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REVIEWERS SIX DEGREES
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Companies Reviewed#
Polk Street Players2
The Cathedral Players1
Average Rating Given : 4.00000
Reviews in Last 6 months :
REVIEWS

Hello Dolly!, by Jerry Herman
Lots of Fun, Fun to Watch
Monday, June 23, 2008
4.0
Attending Preview night is always a joy. The cast were enthusiastic and covered any fumble with grace, down the youngest members. The highlight of the evening was with no doubt Katie Baughman's vocal performance as Irene Malloy. Her soaring voice hit every note with expression and timing rarely found in community theatre. Another high point was the youngest actors. They were fun, believable, and in character throughout the show. It made me want to return to children's theatre all over again! Also fun were Cornelius and Barnaby's (David Azzarello and Patrick Coffey) believably awkward friendship with each other and courtship of their perfectly cast love interests.

I'd also love to point out that the set and backdrops are phenomenal! They were fun to look at but not distracting. Costuming was also done with flair, particularly for the main roles. Make-up and Hair were also quite nice, in that one never stopped to think about them specifically.

Although called for in the script... and done quite well with great grace by Jill Massa, I am always put off by the crying whimpering Ermengarde in any performance. Dolly is beautifully played by Patty Guenthner and it is abundantly apparent that it is indeed her time to shine. She's joyful and lonesome at once and never pushes it over the top. Her love interest, played by Alan Stacy, takes a little warming up too, but is fun to watch as the two develop the "relationship." I felt like I was watching the two actors finally find their characters together and would guess that the following performances will be amazing indeed!

I Take This Man, by Jack Sharkey
Great Time, Great Actors, Pretty Good Script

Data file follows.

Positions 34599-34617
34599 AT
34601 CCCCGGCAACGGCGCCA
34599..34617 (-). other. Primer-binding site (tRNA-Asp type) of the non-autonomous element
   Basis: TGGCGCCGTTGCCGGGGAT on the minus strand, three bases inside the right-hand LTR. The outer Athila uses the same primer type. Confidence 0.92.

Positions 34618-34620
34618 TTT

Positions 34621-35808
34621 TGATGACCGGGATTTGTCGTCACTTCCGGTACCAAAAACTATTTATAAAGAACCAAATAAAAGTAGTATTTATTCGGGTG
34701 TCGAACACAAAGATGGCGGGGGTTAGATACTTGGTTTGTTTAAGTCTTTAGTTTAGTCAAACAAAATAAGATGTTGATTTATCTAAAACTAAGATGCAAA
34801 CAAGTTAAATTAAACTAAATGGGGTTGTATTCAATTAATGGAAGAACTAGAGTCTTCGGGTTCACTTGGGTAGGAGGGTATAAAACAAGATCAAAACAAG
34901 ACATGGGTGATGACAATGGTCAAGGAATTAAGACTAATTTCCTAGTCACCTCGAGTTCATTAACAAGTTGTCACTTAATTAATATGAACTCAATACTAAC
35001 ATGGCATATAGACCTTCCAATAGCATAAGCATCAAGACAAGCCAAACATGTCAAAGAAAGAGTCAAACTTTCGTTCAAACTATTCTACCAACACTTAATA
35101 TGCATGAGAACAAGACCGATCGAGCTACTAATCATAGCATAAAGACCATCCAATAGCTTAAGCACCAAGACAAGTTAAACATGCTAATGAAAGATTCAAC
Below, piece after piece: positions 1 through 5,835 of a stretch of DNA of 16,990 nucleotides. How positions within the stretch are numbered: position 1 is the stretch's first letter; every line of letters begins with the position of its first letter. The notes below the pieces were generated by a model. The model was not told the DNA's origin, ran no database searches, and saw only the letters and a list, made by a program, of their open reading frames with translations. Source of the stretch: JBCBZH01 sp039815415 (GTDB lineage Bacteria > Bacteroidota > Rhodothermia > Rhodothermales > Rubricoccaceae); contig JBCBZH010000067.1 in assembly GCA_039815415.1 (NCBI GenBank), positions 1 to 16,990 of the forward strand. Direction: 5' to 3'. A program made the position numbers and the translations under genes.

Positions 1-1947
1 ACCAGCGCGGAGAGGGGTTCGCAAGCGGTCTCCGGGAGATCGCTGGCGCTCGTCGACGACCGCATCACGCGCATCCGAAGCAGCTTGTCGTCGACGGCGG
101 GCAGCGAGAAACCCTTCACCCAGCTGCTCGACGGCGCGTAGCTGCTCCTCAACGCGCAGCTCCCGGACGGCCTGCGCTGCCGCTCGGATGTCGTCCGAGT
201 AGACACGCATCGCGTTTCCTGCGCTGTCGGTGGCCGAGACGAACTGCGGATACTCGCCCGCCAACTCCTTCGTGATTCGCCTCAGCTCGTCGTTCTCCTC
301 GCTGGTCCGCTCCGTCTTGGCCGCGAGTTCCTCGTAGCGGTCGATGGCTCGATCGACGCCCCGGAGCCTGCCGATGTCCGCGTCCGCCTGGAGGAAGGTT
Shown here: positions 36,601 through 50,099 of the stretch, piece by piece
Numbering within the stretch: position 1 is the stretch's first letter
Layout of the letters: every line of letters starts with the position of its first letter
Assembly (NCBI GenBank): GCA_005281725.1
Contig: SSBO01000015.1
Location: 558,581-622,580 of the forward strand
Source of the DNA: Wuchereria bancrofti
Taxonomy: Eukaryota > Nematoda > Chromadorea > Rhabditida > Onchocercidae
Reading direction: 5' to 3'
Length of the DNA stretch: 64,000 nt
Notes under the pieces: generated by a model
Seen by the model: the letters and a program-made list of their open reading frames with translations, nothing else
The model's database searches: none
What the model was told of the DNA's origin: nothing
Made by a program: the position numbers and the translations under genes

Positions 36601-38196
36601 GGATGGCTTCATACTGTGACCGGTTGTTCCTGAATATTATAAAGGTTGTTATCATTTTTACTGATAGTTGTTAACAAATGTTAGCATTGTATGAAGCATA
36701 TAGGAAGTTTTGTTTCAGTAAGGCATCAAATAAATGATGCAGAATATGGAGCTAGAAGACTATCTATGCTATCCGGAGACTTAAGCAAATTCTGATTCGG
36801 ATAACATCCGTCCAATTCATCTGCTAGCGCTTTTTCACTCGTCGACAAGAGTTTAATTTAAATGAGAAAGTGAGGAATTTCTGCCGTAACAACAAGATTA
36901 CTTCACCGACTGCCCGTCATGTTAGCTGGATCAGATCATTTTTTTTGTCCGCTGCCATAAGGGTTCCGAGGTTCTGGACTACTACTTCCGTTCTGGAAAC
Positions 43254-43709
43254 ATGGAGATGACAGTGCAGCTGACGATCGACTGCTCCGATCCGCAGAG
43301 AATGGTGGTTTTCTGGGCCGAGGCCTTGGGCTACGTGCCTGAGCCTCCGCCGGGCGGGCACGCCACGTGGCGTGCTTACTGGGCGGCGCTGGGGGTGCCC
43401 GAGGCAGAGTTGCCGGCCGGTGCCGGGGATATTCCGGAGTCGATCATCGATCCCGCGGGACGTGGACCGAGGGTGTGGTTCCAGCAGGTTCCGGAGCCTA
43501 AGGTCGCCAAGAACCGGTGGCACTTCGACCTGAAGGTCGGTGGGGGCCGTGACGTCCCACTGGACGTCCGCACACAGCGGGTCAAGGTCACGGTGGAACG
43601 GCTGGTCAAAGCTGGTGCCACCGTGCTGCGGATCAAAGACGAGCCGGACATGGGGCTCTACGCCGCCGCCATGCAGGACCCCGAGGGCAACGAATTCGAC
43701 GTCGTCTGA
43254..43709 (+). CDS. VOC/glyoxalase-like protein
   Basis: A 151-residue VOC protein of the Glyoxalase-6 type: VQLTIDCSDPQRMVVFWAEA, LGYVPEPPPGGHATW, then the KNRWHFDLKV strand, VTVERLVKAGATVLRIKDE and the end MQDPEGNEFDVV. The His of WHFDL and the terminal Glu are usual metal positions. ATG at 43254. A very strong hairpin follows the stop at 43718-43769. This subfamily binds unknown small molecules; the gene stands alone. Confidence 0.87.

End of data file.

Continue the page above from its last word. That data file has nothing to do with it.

Saturday, May 17, 2008
4.0
Although definitely a comedy of not all that much substance, this show is carried off with an obvious passion for theatre by cast and crew. The notoriously small Polk Street Players stage in the Stellar Cellar was used adroitly in blocking by the director. One never felt as though the actors were forced to fit or crammed on stage. Angie Caudill's performance was indeed the epitome of her character's name, Giddy! Furthermore, she and Grant Garlinghouse pull off some of the best onstage chemistry seen in a long time. They are believable in convincing us in love at first site. The other couple, played by Bronwyn Glantzberg and Brian Twomey are at once charming and comfortable. Although they both have their onstage moments, we again totally believe they are indeed at home with each other in their relationship. Rounding out the cast is the perfect policeman played by Greg Fitzgerald. He is fun to watch and was perfectly cast in this "straight man" role to the hilarity that envelopes him. Some other fun notes to watch for include some excellent sleeping; oh, and did I mention steamy kisses? If nothing else, the extended phone conversations will leave you smiling.

The Farndale Avenue Housing Estate Townswomen's Guild Dramatic Society's Production of Murder at Checkmate Manor, by D. McGillivray & W. Zerlin, Jr.
Review by Marietta Daily Journal
Monday, February 12, 2007
4.0
Can be found at:

http://www.mdjonline.com/articles/2007/02/09/93/10247149.txt

CLOSING SOON
Antigone
by Sophocles, translated by Owen McCafferty
Impulse Repertory Co.
Independent
by John Babcock
Essential Theatre
Little Shop of Horrors
by Howard Ashman (words) & Alan Menken (music)
Actor's Express
NOW PLAYING
Ada and the Memory Engine
by Lauren Gunderson
Essential Theatre
Antigone
by Sophocles, translated by Owen McCafferty
Impulse Repertory Co.
Independent
by John Babcock
Essential Theatre
Little Shop of Horrors
by Howard Ashman (words) & Alan Menken (music)
Actor's Express
The Robber Bridegroom
by Alfred Uhry (words) and Robert Waldman (music)
Act 3 Productions
The Spy Who Murdered Me
by Kevin Gillese
Agathas: A Taste of Mystery
The Summer of Our Discontent
by various
Onion Man Productions
Uprooting
by Betty Chaney
Academy Theatre

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